Local reactions to the BC Government’s decision to completely ban grizzly bear hunting are luke warm, at best.
Eddie Petryshen with Wildsight says it’s a step in the right direction but doesn’t address the main threat to grizzlies which is destruction of habitat caused by human activity.
He points to the BC Auditor General’s report on grizzly management released in October.
Petryshen, a coordinator with the conservation advocacy group, says one of the key findings of the report was development adds approximately 10,000km of forest road across the province every year.
In a statement to The Drive, East Kootenay Wildlife Association (EKWA) President Jeff Berdusco goes one step further, saying they feel completely betrayed by the government’s announcement.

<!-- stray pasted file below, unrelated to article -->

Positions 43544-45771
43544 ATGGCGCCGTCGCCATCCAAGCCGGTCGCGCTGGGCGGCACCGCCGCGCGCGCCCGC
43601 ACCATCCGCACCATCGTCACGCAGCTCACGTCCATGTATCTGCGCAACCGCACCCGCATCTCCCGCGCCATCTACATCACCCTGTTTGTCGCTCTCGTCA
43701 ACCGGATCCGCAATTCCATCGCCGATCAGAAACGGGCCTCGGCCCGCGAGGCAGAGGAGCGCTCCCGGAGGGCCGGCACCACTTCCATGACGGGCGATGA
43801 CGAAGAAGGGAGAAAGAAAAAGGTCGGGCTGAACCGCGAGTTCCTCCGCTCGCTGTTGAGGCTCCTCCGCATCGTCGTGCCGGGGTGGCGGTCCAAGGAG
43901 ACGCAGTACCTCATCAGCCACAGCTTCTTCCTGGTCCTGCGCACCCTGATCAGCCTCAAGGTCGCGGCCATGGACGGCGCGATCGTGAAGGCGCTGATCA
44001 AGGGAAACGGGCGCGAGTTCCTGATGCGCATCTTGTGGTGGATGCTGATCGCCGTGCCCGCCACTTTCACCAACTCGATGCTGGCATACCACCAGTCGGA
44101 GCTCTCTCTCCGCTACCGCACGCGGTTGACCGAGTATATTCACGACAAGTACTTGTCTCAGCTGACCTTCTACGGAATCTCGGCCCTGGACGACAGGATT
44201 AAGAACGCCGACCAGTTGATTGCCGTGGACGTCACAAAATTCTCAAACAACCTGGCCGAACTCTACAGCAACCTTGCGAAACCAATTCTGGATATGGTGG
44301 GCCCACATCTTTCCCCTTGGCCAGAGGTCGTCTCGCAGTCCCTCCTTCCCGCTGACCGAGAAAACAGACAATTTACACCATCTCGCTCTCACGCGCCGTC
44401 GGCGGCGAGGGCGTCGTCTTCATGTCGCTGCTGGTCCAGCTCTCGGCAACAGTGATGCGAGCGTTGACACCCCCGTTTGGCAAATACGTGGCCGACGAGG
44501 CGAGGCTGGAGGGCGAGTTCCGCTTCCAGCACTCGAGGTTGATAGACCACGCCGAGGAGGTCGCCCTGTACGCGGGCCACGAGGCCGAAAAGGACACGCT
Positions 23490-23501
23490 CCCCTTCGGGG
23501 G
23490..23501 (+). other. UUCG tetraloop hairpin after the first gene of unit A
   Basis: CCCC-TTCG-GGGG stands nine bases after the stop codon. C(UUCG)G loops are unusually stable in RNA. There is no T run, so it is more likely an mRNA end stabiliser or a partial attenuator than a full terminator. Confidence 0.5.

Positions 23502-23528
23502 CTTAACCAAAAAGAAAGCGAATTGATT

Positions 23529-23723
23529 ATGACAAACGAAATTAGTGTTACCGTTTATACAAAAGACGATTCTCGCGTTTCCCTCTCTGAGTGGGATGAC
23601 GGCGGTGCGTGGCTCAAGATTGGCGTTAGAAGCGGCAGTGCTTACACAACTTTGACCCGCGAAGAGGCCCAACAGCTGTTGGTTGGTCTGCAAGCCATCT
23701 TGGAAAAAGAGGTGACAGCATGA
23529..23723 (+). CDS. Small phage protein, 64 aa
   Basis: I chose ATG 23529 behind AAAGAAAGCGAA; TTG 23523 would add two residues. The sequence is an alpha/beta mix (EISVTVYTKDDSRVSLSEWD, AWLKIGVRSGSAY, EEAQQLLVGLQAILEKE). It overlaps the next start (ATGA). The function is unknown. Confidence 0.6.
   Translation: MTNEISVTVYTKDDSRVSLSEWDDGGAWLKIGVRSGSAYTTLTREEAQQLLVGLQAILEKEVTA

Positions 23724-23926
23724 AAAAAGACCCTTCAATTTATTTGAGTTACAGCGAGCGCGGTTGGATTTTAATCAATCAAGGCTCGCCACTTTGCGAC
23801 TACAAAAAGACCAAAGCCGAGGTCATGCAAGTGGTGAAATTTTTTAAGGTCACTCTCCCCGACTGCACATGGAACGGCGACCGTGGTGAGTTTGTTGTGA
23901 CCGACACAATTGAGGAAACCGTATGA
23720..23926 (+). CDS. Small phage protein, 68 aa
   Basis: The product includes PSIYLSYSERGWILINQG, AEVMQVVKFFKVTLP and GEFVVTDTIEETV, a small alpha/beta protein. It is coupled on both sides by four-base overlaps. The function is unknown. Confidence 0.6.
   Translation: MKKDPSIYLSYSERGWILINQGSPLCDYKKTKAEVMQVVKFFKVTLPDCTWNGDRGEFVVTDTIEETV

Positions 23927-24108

Berdusco says they expect the Province to base decisions off science not public opinion.
The BC NDP went to a full ban following consultation with British Columbians and after initially deciding to prohibit just grizzly bear trophy hunting.
Berdusco writes this approach does not bode well for science and ecosystem based wildlife management.
Part of the Province’s announcement Monday was that it is no longer socially acceptable to hunt the huge bears.
Guide Outfitters complains the decision will put them out of business, but environmentalists say it’s long overdue.
The BC Wildlife Federation agrees with the EKWA that wildlife management decisions should be based on science and facts.
The ban includes an exception for First Nations with treaty rights hunting for food, social or ceremonial reasons.
– Wildsight Conservation Coordinator Eddie Petryshen